On March 26, 2020, the Department of Motor Vehicles (DMV) closed all of its 171 field offices due to coronavirus disease 2019 (COVID‑19). As a result, DMV extended deadlines for expired learner permits, driver’s licenses, and identification (ID) cards; increased the capability of self-service kiosks across the state; and expanded the number of transactions available online. In this post, we focus on the department’s recent expansion of online services, including the creation of the Virtual Field Office, as well as potential fiscal and service implications of this expansion and other issues for legislative consideration as DMV continues to expand online services.
DMV Offers a Range of Services to the Public. In 2019‑20, DMV processed over 68 million transactions. Nearly half of the transactions were vehicle registration renewals. Other common transactions included driver’s license renewals and vehicle title transfers. Customers can access DMV services through multiple service channels, such as field offices, mail, online, self-service kiosks, auto clubs (such as the American Automobile Association), phone, and business partners (such as auto repair shops and car dealerships). As shown in Figure 1, in 2019‑20, nearly one-third of all transactions occurred in field offices and nearly another one-third were completed online.
Not all service channels are available for every type of transaction, and customer use of different service channels varies depending on the transaction. For example, in 2019‑20, vehicle registration renewals were most commonly completed online (37 percent) or by mail (20 percent), with only 13 percent done in field offices. In contrast, about 66 percent of driver’s license renewals and 84 percent of ID card renewals occurred in field offices. Although other service channels, such as online and mail, exist for driver’s license and ID card renewals, more than half of the customers currently need to go into the field office due to federal regulations for REAL ID. When customers are not required to renew their driver’s license at the field office, the majority complete their transaction online or by mail—only about one-quarter choose to go to the field office.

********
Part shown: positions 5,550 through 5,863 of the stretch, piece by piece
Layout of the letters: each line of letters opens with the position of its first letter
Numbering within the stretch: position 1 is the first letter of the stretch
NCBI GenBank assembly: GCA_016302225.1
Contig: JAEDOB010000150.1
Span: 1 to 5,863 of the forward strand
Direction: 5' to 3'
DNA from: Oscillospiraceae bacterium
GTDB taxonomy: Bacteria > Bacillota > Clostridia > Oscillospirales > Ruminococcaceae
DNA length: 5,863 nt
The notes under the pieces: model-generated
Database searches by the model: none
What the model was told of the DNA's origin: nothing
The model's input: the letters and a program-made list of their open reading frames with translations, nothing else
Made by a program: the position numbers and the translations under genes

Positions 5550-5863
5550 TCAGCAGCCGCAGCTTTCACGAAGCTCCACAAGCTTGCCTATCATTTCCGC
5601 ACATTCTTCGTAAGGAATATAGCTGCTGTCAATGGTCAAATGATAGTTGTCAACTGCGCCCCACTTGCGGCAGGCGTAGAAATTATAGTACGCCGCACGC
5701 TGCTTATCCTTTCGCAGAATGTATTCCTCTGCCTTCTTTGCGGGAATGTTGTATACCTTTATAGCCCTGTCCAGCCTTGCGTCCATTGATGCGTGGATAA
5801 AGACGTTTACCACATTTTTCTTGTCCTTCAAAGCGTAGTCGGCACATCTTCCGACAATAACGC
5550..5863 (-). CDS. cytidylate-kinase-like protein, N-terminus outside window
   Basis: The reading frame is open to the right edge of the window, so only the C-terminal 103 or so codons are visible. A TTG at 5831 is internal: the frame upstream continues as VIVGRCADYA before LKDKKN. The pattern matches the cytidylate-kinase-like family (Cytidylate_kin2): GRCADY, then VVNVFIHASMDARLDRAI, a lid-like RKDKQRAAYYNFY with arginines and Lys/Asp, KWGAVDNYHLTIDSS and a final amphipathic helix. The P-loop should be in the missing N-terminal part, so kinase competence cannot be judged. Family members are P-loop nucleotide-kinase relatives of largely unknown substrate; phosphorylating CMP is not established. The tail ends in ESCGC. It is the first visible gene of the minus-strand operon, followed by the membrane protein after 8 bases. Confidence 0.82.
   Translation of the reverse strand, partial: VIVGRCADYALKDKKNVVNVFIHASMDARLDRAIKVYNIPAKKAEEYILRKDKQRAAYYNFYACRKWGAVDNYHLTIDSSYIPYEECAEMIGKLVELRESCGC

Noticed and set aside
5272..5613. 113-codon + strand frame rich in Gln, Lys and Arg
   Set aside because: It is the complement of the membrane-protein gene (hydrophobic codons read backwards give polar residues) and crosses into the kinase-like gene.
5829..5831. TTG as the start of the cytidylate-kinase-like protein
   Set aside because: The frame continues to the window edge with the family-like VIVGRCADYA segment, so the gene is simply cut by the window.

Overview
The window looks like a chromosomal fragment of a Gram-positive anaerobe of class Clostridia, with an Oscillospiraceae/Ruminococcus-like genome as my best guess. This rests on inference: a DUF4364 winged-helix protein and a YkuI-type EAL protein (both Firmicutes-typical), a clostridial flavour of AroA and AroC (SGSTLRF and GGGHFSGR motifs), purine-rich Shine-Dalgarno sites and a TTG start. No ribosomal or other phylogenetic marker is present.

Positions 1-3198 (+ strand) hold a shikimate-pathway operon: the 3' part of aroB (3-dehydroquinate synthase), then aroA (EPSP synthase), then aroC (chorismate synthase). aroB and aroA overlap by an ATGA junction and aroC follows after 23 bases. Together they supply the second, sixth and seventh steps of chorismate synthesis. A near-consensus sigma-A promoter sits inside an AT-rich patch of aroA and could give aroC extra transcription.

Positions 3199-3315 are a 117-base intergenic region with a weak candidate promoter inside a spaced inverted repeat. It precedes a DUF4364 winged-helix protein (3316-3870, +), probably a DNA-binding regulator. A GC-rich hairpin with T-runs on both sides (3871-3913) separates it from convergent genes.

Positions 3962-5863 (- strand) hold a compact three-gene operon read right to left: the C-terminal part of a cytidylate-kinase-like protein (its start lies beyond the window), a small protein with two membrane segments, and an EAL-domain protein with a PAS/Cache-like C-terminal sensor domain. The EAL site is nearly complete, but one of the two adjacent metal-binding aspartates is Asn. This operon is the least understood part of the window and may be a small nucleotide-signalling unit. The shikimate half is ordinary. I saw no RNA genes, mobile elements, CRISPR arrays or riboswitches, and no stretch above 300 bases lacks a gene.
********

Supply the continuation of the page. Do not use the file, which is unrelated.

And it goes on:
Transaction Costs Vary by Service Channel. Each service channel requires different levels of costs. Service channels that require more personnel, time, materials, or infrastructure are more expensive than others. For example, Figure 2 shows vehicle registration renewals and non-commercial driver’s license renewals completed at field offices are far more expensive than when completed through any other service channel. Field office transactions are comparatively expensive in part because of the costs to staff and maintain field offices, as well as the fact that field office transactions are less automated than alternatives, such as those conducted through mail, internet, or kiosks.
All Field Offices Closed Temporarily as a Result of the Pandemic. Growing concerns from employees and the public about COVID‑19 led the department to close all field offices on March 26, 2020. Some services that required an in-person visit became unavailable, such as behind-the-wheel drive tests. However, DMV expanded other services to be available online. In addition, the department implemented other measures to help customers, such as extending expiration dates for learner permits, driver’s licenses, and ID cards, as well as expanding the capability of kiosks across the state to accept additional types of transactions. On May 8, 2020, DMV began to re-open field offices limited to transactions that require an in-person visit, and all field offices reopened by June 11, 2020. As of September 2020, DMV field offices are serving customers that had scheduled their appointments prior to the field office closures and those that need to complete a transaction that requires an in-person visit. New appointments for services that do not require an in-person visit are not yet available. In addition, to protect the health and safety of employees and customers, the department has enacted precautionary measures, such as temperature checks, face covering requirements, and physical distancing protocols.